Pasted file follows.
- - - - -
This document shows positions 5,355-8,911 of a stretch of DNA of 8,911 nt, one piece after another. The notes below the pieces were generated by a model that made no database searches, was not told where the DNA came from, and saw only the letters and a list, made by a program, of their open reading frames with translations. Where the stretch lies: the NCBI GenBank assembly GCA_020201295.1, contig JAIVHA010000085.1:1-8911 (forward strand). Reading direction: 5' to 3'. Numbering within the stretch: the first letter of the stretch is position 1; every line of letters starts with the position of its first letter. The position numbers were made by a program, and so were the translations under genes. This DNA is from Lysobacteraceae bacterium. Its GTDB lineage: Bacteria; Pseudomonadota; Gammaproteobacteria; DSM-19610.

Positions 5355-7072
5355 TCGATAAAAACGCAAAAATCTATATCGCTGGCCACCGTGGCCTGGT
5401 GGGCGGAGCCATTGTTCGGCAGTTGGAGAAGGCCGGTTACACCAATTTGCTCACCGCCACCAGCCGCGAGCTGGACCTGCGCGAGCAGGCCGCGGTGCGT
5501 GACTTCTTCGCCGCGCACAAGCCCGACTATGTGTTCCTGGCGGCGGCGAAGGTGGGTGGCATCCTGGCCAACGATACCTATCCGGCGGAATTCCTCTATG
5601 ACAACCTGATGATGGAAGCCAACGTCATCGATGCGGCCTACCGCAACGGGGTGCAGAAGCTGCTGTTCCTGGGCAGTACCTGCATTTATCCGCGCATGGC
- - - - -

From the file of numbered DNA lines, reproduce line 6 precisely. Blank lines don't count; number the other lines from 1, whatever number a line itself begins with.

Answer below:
5601 ACAACCTGATGATGGAAGCCAACGTCATCGATGCGGCCTACCGCAACGGGGTGCAGAAGCTGCTGTTCCTGGGCAGTACCTGCATTTATCCGCGCATGGC